My father and I began waterfowl hunting together approximately forty years ago. This past year, I took him on a hunting trip to North Dakota. This article is an account of that trip.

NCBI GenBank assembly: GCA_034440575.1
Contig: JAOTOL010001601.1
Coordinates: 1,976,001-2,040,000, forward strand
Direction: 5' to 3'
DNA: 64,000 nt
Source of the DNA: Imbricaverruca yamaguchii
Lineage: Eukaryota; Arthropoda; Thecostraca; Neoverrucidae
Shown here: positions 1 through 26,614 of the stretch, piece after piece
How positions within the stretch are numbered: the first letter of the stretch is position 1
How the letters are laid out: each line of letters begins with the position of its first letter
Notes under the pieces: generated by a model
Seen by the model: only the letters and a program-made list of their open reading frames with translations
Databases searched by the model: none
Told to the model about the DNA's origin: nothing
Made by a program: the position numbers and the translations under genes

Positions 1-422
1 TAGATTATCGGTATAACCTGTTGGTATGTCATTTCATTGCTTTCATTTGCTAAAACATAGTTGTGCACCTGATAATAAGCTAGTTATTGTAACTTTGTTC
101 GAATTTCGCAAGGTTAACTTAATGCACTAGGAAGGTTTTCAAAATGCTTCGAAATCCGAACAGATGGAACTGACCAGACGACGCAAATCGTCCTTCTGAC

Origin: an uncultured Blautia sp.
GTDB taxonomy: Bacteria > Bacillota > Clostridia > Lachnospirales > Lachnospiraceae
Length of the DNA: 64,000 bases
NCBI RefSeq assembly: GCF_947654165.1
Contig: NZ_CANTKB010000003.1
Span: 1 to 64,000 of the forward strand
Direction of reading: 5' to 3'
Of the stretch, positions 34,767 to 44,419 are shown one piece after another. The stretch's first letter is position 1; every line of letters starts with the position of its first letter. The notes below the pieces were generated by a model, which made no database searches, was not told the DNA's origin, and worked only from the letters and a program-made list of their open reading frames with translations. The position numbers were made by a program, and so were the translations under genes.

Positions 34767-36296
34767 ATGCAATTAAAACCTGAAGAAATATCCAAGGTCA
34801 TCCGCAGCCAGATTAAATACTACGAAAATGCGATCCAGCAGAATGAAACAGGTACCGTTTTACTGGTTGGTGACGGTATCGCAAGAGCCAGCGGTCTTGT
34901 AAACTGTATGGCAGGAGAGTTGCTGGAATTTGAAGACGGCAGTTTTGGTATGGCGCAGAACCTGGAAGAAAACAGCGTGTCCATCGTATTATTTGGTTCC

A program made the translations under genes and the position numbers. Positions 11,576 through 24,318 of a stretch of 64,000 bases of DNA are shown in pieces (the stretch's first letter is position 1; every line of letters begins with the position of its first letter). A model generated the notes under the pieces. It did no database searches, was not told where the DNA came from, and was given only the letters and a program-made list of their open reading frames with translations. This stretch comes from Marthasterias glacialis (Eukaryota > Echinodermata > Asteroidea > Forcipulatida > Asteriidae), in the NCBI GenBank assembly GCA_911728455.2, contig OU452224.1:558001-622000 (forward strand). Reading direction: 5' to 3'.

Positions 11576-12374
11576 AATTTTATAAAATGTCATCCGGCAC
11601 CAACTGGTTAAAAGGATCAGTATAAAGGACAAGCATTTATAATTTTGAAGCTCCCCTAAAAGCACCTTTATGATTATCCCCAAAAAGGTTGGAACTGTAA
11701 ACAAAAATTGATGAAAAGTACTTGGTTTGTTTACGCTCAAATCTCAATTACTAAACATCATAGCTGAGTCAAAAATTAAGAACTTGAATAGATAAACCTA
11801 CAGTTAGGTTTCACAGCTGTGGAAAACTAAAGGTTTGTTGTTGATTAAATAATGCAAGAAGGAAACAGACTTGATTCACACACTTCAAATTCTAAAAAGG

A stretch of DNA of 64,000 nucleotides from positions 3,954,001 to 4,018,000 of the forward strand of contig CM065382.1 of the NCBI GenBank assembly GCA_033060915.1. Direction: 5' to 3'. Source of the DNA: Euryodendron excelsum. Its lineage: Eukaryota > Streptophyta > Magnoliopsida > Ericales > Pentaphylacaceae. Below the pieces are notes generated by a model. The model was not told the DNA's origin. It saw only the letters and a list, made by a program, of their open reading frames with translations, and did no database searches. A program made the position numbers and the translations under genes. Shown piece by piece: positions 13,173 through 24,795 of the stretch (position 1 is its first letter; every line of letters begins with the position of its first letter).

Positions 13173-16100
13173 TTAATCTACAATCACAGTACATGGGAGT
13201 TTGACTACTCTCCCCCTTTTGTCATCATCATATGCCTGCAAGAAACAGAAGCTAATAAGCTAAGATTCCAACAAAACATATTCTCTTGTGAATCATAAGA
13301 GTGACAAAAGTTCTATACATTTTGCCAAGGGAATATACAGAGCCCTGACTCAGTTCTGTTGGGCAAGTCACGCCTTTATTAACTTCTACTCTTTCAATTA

The old man, my old man that is, climbed shakily into his new Dodge Ram, Off Road Package, thank you very much, adjusted his hearing aids, cranked on that beast of a four wheel drive machine, and pointed us northward. It was five o’clock in the morning, and never mind that I had just worked six consecutive twelve hour shifts in a very busy emergency room, and was attempting to function on two hours of sleep, the time to embark on the duck hunting trip of a lifetime had arrived, and we had fourteen hundred miles to close before the games could begin. Pour me another cup of coffee, please.We were bound from Columbus, Ohio to Stanley, North Dakota, where we would be privileged to hunt ducks, geese, Tundra Swans, and Sandhill Cranes on the opening day of the North Dakota season. Dad spends a good deal of time on the internet duck forums, and he had learned from one of his contacts about a small guide service in Stanley, named Tim’s Guide Service. We had gotten the brochure, seen a few pictures, and heard the stories of Dad’s internet pal from Wisconsin, but we really had no idea of what to expect. “No, you don’t need to bring your dogs or decoys. Waders may come in handy but you don’t really need them. And no, that brand new Duck Wrangler boat that you just bought probably won’t do you any good out here.” Those comments alone were enough to make us wonder what kind of hunting we would be in for. “Do they hunt from blinds? Well, not really. Pits? No.” Surely you could understand our concerns at that point.All of this aside, nothing could diminish our building excitement. We had been planning the trip for six months, and when I gave Dad a gift certificate for all of the trip related expenses on Father’s Day, he began sending me daily e-mails counting down the days. By early September we were at a feverish pitch.Dad and I began duck hunting together forty years ago this year. For a period in my youth, he had a lease on a marsh directly across from Magee Marsh on Lake Erie, and we traveled there together on most weekends during duck season. We stayed in a small camper across the field from the blind, and many mornings we had our limit of ducks before we made it clear across the cornfield to the blind. In recent years, things have changed in Ohio, and we rarely see ducks in the numbers that we once did. This, more than any other factor, made us look to North Dakota with rabid anticipation. We had heard rumors that there were lots and lots of ducks in North Dakota. And you know something, those rumors are true .The trip out was uneventful. The weather was good and we enjoyed having uninterrupted time to talk with one another. It had been too long. We also enjoyed the rare opportunity of eating every meal at Cracker Barrel - it just doesn’t get any better than that. But by the time that we hit Wisconsin and Minnesota, we started to see a lot of Lund boats being pulled by pick-ups, all headed in a westerly direction -toward North Dakota! Excuse me, but isn’t some of the best waterfowl hunting in the country in Wisconsin and Minnesota? Seeing all of these guys heading in the same direction as we were made us nearly crazed. Who needed coffee at this point?And then there were the roadside rests. One duck hunter can pick out another duck hunter at fifty paces, farther than that with a good set of binoculars or a spotting scope, and the conversation between the hunters at the rest stops was brisk.“Where are you headed? We’re going to Devil’s Lake.”“Stanley? Where’s that? Up past Minot, isn’t it?”“First time to North Dakota, huh? You are not going to believe it! You’ve never seen anything like it.” And they were right!We pulled into Stanley late Friday evening and unpacked all of our gear in about seven and a half minutes. The lodge, it turned out, was an old converted motel, and while the Ritz-Carlton has nothing to fear, it was comfortable and homey. We were greeted by Karla, Tim’s wife, and by Dave Brown, Tim’s nephew. There were enough hunters booked for opening day that Tim needed help. Dave, an oil field worker, had taken vacation and would be our guide for the next five days of hunting. Both Tim and Dave have spent their entire lives in and around Stanley and I would swear that both of them know every square inch for a fifty mile radius. Dave would later tell us that he began scouting the section line roads on horseback at the age of six, and by driving a pick-up since the age of thirteen. Clearly, the experience has paid off.Tim had been out scouting big birds until after dark, and his account of what he had seen, delivered in that quiet and unassuming manner of his, was enough to get the adrenaline flowing through an old man’s veins. Morning would come at 3:30 AM, but we all knew that we wouldn’t have any trouble getting out of bed. Given that geese and cranes can only be hunted until 1:00 PM in North Dakota, the days at Tim’s Guide Service were divided into two segments - big birds in the morning, and ducks in the afternoons.We would leave the lodge early and head for the fields to set up our site. This consisted of placing approximately forty Bigfoot goose decoys, and a fair amount of goose and crane Outlaws in an appropriate configuration. We would then place our large Canada Goose layout blinds in close proximity to our decoys. These all had perforations in the bodies to allow visualization of the incoming birds. This was all accomplished well before daybreak and the vehicles were then moved approximately a mile from the hunting site so as not to disturb the incoming birds.The mornings were chilly, see your breath and frost on the decoys chilly, but for the most part, the skies were clear. In Ohio, we find clear skies to be troubling. In North Dakota, there are so many birds that nobody found clear skies to be particularly upsetting.To prepare for these morning hunts, we would scout for geese and cranes in the evenings. The terrain is so open, and the section line roads so accessible, that tracking geese and cranes on the wing was quite possible. Our guides wanted to know what fields the birds were feeding in, and what sloughs they were returning to after feeding. And by the way, ponds and lakes in North Dakota are referred to as sloughs.Dave, our guide, used a high-powered, high-dollar, Nikon scope to locate the birds. This enabled us to sit on the top of a hill several miles away and to observe birds feeding without disturbing them. Unless it was posted land, of which there was very little, we would hunt fields that had shown a high concentration of birds the prior evening. For us, the practice yielded mixed results. On most mornings, we had birds come in, but we were successful in bagging birds only about fifty percent of time. At other times, they stayed just out of range, floating majestically on the wind. Several times, however, my father, blowing skillfully on his Ken Martin goose call, was able to turn birds right into our decoys. It was a thing of beauty to watch. Our guides were very concerned by our limited success, and they worked very hard at improving our odds, but the truth is, some mornings the birds come in, and some mornings they don’t. We tried to reassure them that having a rewarding hunting experience was not inexorably tied to the daily slaughter of big birds. The experience was just so rich in so many other ways.In the end, we had taken several geese, had near heart-stopping close calls with the Sandhill Cranes, and Dad bagged what he categorized as “the ultimate waterfowl”, a Tundra Swan. We were quite satisfied with the results of out hunts for the big birds.And while we are on the subject of the Sandhill Cranes, it is important that I mention the sound that they make. It is one that is difficult to duplicate, even with a call, but it is a sound that connects with something very primal and very deep within a man’s psyche. The only analogy that we could make was one of a sound that a giant locust would make. Whatever the sound, it caused an instant release of epinephrine into the bloodstream, with a resultant tachycardia (higher than normal heart rate). Wow! What a feeling.Way down deep, far below our skin, down in the muscles and fibers, somewhere near our souls, my father and I are duck hunters. This is the primary reason that we went to North Dakota in the first place. So, after lunch on the opening day, we set out to try our hands with the ducks. We had only one short stop at a slough that “usually holds swans” in an attempt to bag the coveted Tundra Swan.The slough was visible from the road, and sure enough, there were seven or eight swans on it. The problem was that there was very little cover and almost no chance that we would be able to sneak the slough. Both Dave and Tim pointed out two small draws at each end of a hill at the opposite end of the slough. They told us that when swans leave, they usually do so by gaining altitude over these ravines. For this reason, they suggested that we enter the area from the back of the slough and split up, with each of us setting up in our respective ravines, as close to the slough as we could get, without disturbing the birds. After we were in position, they would enter the area from the opposite end, perhaps causing the swans to leave the slough. What would happen after that would be very much left to chance.Dad chose the nearer draw and got into position. I elected the longer hike for myself and was also soon in position. Dad was equipped with his camouflaged Winchester Super X 2, what a gun, and three and a half inch Kent Fast Steel shells. I had what had been my great-grandfather’s Winchester Model Fifty, also with Kent Fast Steel, but unfortunately, I had only two and three quarter inch shells. The proof was in the powder - Dad scored, and I didn’t.Just as had been predicted, the swans rose over the ravines. Dad’s initial shot caused the behemoth but graceful bird’s wings to fold, as it dropped in altitude, but it recovered, and once again began to rise. A second shot dropped it into an alkali slough behind us, where, bless his heart, Duke, Dave’s chocolate lab, performed a hundred yard retrieve through caustic water, and wrestled that beast all the way to shore. It was a most impressive thing to witness. There is a story that Dave tells about Duke making forty-eight long water retrieves in a single day. As he dropped the last duck at his owner’s feet, he reportedly urinated on it and jumped into his kennel on the truck. It was if to say; “I love you, man, but I’m done.”It was now time to find the ducks. We were divided into three groups and dropped on three different sloughs. The objective was to get the ducks moving between the three sloughs and to hopefully get some shooting for everyone. The plan worked pretty well, too.Our afternoons duck hunting required very little in the way of equipment. We had taken two small camouflaged chairs with us and we usually threw out a small number of deeks, but even those probably weren’t necessary. The ducks were there, and there was a good deal of movement, even in the afternoons. We found that a limit of ducks in a two to three hour period was pretty much a given, even for hunters with marginal shooting ability.On the afternoon of day two, we had that once in a lifetime duck hunting experience, that prior to that day, we could only have dreamed of. Dave said that he was taking us to a slough that he knew to hold ducks. He also stated that it didn’t get much hunting pressure, and that we should probably have pretty good success. That was the understatement of the week.The slough was in the shape of an hour glass and we placed ourselves in the tall grass on the small channel in the middle. We threw out a small number of decoys, but once again, they probably weren’t necessary. We got situated quickly and we could see ducks on the water at both ends of the slough. Dave then made his way up the bank to the truck and promised to return for us in a couple of hours.Neither of us is sure of the mechanism that caused the ducks to leave the water, but what ensued, proved to be the most exhilarating hunting experience that either of us had ever had. The sky quickly became black with ducks. They were recklessly flying between both ends of the slough, and for some unexplainable reason, they were compelled to fly right down the channel that we were sitting on. Many of them were quite low, too. In fact, on several occasions, ducks nearly flew right into our heads.We were shooting and reloading as fast as we could. The ducks were falling out of the sky all around us. At one point I had to just stop, giving myself a small and impromptu sermon to quit hyperventilating and to get my stuff together. It is difficult to estimate the number of ducks that we saw in that first hour, but both of us agreed that it was probably in excess of twenty thousand. We took our share and left the rest. They are waiting for you there now.Several years ago, Dad fell off of his roof and broke his neck and back. A year later, my wife and I were struck by a car on our tandem bicycle. I have had six orthopedic operations since that time, including back and neck surgery. The folks at Tim’s Guide Service were careful to place us in high yield hunting areas, with minimal physical expense to our tired old bodies.In the final analysis, it truly was the trip of a lifetime. From the buffalo burgers and deer sausage that we had for meals, to the gentle family atmosphere that Tim Brown and his family sought to engender, to the absolutely fabulous hunting conditions that we found near Stanley, North Dakota, this trip had it all. We left North Dakota fulfilled by our time together and the opportunity to share in an activity that we both love. We felt as if we had made new friends, genuine Americans, upholding American values in the Heartland. And we once more became aware that waterfowling is so much more than the hunt. It is, as my father so eloquently reminds me, the sport of kings.